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Judge hands down fines and a fishing prohibition for mistreatment of seal by Yarmouth County fishing crew

A screenshot taken from a video of a seal being taunted and mistreated aboard a fishing vessel.
A screenshot taken from a video of a seal being taunted and mistreated aboard a fishing vessel. - Contributed

YARMOUTH, N.S. – A provincial court judge had harsh words for the crew of a fishing vessel that mistreated and killed a young seal on their boat last year, as he handed down fines to all three men and also a six-month groundfishing prohibition to the vessel’s captain.

“It’s in times like this, when I hear facts that are as disturbing as this, that I have to remind myself that restraint is a principle that must be applied in sentencing,” said Judge James Burrill during the Feb. 13 sentencing hearing in Yarmouth provincial court.

Yarmouth Justice Centre.\nTina Comeau photo
Yarmouth Justice Centre.\nTina Comeau photo

The three accused – Mark Allen MacKenzie, Jay Alexander Jenkins and Brendon Douglas James Porter – all entered guilty pleas, through their lawyer, to section 22(7) of the Fishery General Regulations. That section refers to returning incidentally caught fish, shellfish and marine animals back to the water without harm.

The matter had originally been slated for trial on Feb. 13 but change of pleas were entered. Of the three men, only Jenkins was in attendance when the sentencing took place. He declined the opportunity to speak when it was offered to him by the judge.

The incident involving the seal, which occurred during a groundfish trip, came to light in January 2017 when MacKenzie posted a video to Facebook and tagged his crewmembers in the post.

The video – which was soon after deleted from Facebook following a public outcry – showed a seal being taunted and poked with a buoy and kicked. Comments like, “Good seal, good seal,” could be heard, and someone also saying, “I want to play tug-of-war with him,” as attempts were made to have the seal grab hold of a rope with its mouth. Someone can then be heard saying, “Let’s kill it,” and asking where the “big machete” is. The men were laughing and everyone encouraged the mistreatment to continue.

This photo was posted on Facebook in January 2017, showing a crewmember holding the bloodied seal. FACEBOOK
This photo was posted on Facebook in January 2017, showing a crewmember holding the bloodied seal. FACEBOOK

MacKenzie, the vessel’s captain, was fined $7,500 and Judge Burrill ordered a six-month prohibition from the groundfishery from Jan. 1 to June 30, 2019. The Crown sought a higher penalty for MacKenzie because of previous fishing convictions.

Jenkins, who appeared in the video and also in photos holding the bloodied seal, received a $3,500 fine. Porter, who the court said videotaped the interaction, was fined $2,500.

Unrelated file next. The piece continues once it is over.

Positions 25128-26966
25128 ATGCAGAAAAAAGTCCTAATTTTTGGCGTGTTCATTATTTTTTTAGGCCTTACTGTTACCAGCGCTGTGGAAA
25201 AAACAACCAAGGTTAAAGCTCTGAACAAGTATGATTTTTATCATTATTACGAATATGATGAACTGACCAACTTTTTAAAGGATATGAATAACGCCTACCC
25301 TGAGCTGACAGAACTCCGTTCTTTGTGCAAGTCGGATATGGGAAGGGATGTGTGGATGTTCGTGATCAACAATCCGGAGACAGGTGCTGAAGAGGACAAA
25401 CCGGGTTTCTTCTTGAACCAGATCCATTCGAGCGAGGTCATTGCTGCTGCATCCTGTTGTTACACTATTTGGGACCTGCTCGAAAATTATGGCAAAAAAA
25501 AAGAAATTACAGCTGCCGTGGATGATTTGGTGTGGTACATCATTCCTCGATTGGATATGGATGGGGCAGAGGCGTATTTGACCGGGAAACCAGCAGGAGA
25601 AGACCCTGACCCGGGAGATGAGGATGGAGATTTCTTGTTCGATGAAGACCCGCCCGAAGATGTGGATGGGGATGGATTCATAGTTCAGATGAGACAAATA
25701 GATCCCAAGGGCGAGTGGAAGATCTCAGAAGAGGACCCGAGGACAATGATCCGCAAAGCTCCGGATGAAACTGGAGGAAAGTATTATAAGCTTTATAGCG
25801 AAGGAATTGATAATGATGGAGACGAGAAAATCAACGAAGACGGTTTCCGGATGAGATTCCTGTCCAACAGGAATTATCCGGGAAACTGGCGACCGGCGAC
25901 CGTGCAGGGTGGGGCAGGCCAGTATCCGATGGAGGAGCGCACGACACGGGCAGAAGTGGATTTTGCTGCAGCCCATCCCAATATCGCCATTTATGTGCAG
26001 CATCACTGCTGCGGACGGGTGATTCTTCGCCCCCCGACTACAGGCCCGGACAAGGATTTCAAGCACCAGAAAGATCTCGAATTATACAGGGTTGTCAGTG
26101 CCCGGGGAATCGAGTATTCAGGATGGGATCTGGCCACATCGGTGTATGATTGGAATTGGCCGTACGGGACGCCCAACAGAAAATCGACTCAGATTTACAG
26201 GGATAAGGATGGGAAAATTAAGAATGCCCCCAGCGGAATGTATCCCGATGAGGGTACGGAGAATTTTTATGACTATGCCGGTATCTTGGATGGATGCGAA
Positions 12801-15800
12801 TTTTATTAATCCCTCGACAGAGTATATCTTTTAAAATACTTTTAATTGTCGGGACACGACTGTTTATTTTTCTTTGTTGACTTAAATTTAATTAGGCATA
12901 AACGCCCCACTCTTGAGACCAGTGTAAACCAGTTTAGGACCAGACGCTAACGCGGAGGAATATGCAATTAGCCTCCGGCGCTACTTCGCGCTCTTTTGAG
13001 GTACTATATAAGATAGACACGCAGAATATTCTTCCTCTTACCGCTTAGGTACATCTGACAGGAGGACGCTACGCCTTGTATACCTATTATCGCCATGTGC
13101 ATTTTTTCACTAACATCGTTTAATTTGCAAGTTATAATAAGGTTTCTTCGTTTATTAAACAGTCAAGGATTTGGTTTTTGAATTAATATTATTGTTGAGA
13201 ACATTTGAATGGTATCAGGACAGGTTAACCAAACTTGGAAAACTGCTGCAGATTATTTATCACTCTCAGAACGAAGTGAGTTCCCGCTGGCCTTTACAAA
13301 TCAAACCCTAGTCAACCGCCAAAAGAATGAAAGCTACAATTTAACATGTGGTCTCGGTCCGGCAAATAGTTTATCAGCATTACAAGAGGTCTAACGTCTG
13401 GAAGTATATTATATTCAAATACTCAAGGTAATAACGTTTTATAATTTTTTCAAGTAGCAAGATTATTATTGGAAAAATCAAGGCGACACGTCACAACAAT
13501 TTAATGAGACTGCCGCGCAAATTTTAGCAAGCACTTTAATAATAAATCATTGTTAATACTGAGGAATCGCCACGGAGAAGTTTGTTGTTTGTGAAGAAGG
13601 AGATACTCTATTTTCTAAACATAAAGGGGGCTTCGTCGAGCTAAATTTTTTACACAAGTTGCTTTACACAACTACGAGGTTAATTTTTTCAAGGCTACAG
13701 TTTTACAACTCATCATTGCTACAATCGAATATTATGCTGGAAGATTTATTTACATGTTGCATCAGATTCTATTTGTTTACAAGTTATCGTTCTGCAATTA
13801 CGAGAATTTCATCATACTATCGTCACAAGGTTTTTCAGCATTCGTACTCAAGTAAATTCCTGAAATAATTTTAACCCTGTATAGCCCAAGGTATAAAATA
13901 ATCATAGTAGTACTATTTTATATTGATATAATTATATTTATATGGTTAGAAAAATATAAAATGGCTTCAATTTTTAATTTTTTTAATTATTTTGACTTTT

A concerned citizen, Caitlin Buchanan, had contacted DFO after the video and photos were posted to Facebook to alert the department to the incident.

Judge Burrill called the treatment of the seal “deplorable” and said it required denunciation.

“Living in southwest Nova Scotia, we know that seals can be a nuisance to fishermen. They interfere with gear, they interfere with lobster traps,” he said. “But make no mistake, this is not an excuse to treat them with brutality or what seemed to be in this case, as described by the Crown, some twisted type of entertainment for the captain and crew of this vessel.”

Even defence lawyer Mitchell LeBlanc summarized the incident as a “terrible incident” and called it “simply inexcusable.”

“I would imagine the vast majority of fishermen in our area would not hesitate to completely disassociate themselves from this type of behaviour and in no way condone this type of behaviour,” LeBlanc said, saying the redeeming factors may be that this was a young crew that no longer fishes together and seals are not an endangered species. Still, he said, “This is simply an egregious act towards a defenceless animal.”

The fines for Jenkins and Porter were a joint recommendation by the Crown and defence. The sentence for MacKenzie was not a joint recommendation, with LeBlanc suggesting that it should be up to the fisheries minister, not the court, to determine if a fishing prohibition was justified.

However, federal Crown attorney Alex Pink said the higher penalty for MacKenzie – who he said had displayed no remorse about the incident – was due to the fact that he has a significant fisheries record.

“As of March 30, 2017, Mr. MacKenzie had $37,668 in outstanding fishery fines,” Pink said. “I don’t intend to get into his record... however, there are probably at least a dozen fisheries violations over the last 10 or 15 years that are serious and show a blatant disregard for the Fisheries Act.

About this specific incident Pink said, “There was a lot of public outcry through Facebook and other social media. A message really needs to be sent that this type of behaviour is simply not going to be tolerated.”

Judge Burrill agreed, saying about MacKenzie, “He was the captain, he is the one that bears a responsibility for what takes place on his vessel.”

The men have been given until Dec. 18, 2018 to pay the fines, although they can ask for an extension if required as that date approaches. The court also ordered forfeiture of two confiscated cellphones that had the video and photos on them.

Following the guilty pleas the Crown offered no evidence on a second fisheries charge and the charge was dismissed.

PREVIOUS STORIES:

http://www.thevanguard.ca/news/local/yarmouth-provincial-court-approves-third-request-for-adjournment-of-pleas-in-case-of-alleged-mistreatment-of-seal-1972/

http://www.digbycourier.ca/news/regional/3-yarmouth-county-fishermen-charged-for-alleged-mistreatment-of-seal-1505/

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